NYDFS Issues Guidance on Cybersecurity Controls to Combat Ransomware and Clarifies Reporting Obligations

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The New York Department of Financial Services (NYDFS) issued new guidance this week intended to assist organizations in thwarting ransomware attacks. The guidance clarifies the NYDFS’ expectation that NYDFS-regulated companies should “implement these controls whenever possible” and report any successful deployment of ransomware or unauthorized access to privilege accounts to the NYDFS under its established cybersecurity event reporting regulations. This guidance comes at an inflection point for cybersecurity and ransomware, as “the rate of ransomware attacks increased 300% in 2020,” as recently noted by Homeland Security Secretary Alejandro Mayorkas and as NYDFS continues to focus on the silent and systemic risks posed by ransomware to the financial services sector.  In connection with releasing its guidance, the NYDFS warned that ransomware attacks “could cause the next great financial crisis” and “lead to a loss of confidence in the financial system.”  Below we outline the key takeaways from the latest NYDFS guidance.

Nine Cybersecurity Controls

Given these risks, the NYDFS issued prescriptive guidance under its Cybersecurity Regulation, urging every NYDFS-regulated company, no matter the size or complexity, to implement the below nine cybersecurity controls, wherever possible.  In its guidance, the NYDFS tied each of the controls to pre-existing regulatory requirements within 23 NYCRR Part 500.

1.       Email Filtering and Anti-Phishing Training.  The guidance interprets the requirements to implement and maintain a written cybersecurity policy including addressing the regulated entity’s “systems and network monitoring” per 23 NYCRR § 500.3(h) to include email filtering “to block spam and malicious attachments/links from reaching users.” Furthermore, companies should include recurring phishing training and periodic phishing exercises/tests as a part of their regular cybersecurity awareness training per 23 NYCRR § 500.14(b).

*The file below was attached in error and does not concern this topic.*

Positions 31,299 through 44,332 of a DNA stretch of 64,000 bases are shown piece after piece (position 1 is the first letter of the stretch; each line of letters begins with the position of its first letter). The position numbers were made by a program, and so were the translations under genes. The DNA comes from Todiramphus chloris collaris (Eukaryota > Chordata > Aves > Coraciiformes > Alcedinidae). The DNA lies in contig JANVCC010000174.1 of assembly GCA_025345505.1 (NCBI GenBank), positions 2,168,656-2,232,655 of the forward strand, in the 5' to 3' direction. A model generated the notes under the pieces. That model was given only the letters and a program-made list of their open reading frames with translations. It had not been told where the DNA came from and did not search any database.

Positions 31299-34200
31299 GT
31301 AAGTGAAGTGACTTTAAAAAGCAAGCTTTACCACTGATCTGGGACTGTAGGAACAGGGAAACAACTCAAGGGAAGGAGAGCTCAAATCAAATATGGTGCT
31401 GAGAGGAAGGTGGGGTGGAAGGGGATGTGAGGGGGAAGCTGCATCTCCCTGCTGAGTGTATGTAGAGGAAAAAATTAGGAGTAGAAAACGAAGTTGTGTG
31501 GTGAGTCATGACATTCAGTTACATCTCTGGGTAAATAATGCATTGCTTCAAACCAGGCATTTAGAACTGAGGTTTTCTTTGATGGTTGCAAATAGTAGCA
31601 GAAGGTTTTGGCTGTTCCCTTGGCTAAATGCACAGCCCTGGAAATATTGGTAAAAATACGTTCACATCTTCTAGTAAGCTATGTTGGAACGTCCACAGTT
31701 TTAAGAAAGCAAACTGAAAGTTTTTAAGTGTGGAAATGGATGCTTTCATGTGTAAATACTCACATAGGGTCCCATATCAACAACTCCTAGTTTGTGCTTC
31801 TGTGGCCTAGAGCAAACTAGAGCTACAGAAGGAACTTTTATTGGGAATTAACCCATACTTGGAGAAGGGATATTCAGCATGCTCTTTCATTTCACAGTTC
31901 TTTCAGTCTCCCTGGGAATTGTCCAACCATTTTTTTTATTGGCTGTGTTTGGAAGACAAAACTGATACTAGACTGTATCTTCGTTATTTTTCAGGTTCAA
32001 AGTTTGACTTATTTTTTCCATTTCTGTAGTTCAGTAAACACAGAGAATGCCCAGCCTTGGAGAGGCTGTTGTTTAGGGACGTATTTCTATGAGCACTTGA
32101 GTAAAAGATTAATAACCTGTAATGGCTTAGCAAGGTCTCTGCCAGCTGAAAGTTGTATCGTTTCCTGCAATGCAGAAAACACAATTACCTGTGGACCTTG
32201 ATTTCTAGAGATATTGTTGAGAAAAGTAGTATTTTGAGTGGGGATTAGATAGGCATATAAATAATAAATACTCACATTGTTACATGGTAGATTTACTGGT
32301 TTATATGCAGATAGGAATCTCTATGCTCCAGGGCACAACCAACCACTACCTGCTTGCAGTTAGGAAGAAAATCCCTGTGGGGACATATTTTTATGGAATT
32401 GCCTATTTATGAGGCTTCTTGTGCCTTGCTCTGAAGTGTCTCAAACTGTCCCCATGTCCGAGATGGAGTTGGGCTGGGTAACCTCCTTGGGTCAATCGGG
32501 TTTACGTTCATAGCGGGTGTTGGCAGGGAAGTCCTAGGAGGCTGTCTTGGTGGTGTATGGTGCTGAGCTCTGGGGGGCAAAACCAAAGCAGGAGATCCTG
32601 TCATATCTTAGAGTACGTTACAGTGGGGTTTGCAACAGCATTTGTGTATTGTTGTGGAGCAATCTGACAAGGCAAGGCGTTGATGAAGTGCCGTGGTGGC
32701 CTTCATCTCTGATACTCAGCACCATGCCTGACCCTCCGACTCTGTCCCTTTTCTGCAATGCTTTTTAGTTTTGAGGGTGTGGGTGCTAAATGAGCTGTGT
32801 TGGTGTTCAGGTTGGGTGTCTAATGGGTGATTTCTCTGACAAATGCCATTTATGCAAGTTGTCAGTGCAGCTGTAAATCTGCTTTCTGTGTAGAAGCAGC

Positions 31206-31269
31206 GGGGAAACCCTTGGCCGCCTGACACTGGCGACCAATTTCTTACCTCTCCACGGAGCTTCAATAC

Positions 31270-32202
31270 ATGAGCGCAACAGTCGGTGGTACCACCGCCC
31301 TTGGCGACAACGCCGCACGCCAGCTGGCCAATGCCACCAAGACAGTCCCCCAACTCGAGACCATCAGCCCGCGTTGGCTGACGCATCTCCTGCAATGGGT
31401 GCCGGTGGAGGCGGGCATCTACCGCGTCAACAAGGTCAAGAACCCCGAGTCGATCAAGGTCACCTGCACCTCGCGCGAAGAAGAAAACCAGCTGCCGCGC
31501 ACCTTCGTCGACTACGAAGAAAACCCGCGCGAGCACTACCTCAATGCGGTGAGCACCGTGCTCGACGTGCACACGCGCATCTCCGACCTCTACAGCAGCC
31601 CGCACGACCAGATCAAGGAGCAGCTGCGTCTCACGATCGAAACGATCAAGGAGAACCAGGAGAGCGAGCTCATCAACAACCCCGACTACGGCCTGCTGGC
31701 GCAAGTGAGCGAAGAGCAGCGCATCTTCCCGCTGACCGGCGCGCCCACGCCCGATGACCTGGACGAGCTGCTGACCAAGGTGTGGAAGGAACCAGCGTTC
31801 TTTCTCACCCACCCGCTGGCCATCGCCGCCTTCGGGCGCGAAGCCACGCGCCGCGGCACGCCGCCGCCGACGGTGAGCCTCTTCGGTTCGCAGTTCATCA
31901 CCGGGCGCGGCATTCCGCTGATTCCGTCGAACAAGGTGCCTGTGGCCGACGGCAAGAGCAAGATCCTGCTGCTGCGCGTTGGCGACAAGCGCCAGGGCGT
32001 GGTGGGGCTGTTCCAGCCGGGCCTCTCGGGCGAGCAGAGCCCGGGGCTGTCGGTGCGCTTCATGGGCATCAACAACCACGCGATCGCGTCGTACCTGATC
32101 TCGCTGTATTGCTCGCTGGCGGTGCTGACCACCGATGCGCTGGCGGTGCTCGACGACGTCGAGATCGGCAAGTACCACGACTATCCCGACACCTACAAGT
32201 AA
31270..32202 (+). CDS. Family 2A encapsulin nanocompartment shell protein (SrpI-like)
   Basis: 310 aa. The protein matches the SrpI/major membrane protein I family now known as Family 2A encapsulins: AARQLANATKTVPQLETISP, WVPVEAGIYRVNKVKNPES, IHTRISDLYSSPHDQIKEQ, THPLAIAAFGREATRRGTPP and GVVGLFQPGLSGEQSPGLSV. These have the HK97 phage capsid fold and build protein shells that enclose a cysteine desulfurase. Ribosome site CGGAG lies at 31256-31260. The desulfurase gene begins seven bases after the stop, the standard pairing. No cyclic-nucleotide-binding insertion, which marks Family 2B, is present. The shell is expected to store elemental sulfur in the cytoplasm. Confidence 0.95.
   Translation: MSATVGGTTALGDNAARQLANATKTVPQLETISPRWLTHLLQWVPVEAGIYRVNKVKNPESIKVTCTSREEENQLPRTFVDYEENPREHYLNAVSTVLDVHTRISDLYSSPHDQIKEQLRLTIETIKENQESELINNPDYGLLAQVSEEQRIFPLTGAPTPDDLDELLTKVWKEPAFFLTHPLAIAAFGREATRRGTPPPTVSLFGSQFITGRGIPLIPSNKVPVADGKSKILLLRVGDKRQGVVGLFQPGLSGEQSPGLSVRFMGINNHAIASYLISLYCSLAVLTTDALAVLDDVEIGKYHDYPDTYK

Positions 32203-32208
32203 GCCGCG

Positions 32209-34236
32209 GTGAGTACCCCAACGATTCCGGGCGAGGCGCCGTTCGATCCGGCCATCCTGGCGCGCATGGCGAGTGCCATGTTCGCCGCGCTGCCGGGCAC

2.       Vulnerability/Patch Management. The guidance makes it clear that the obligation to maintain a written cybersecurity policy should include a “documented program to identify, assess, track, and remediate vulnerabilities on enterprise assets within their infrastructure.” (23 NYCRR § 500.03(g)). The NYDFS recommends that regulated companies enable automatic updates to minimize vulnerabilities and manual patch management.  The vulnerability and patch management policy requires periodic penetration testing under 23 NYCRR § 500.5(a). Because the current regulation requires annual rather than periodic penetration testing, this may be one area where NYDFS is considering revising its regulation in the near future to require bi-annual penetration testing, similar to the more standards under PCI-DSS.

3.       Multi-Factor Authentication (“MFA”). The guidance emphasizes the effectiveness of MFA from preventing hackers from accessing the regulated entity’s network and reiterates the requirement of MFA for remote access. (23 NYCRR § 500.12(b)).  Although the regulation itself contains an exception to MFA implementation, consistent with recent remarks by senior NYDFS Cybersecurity personnel that suggested that acceptable exceptions to the MFA requirement would be fairly limited in practice, the guidance does not acknowledge or refer to the MFA exception in subsection 500.12(b).

4.       Disable RDP Access. As a recommended practice, regulated entities should disable RDP access unless it is absolutely necessary.

5.       Password Management. As a part of a regulated entity’s access controls and identity management policy (23 NYCRR § 500.3(d)), the guidance suggests the use of strong, unique passwords (neither “strong” nor “unique” are defined).  With that said, the guidance does provide more details on password strength regarding “privileged user accounts”, requiring “passwords of at least 16 characters and [a] ban [on] commonly used passwords.” In addition, it recommended against caching passwords and, particularly for large organizations, recommended the implementation of a password vault for privileged user accounts.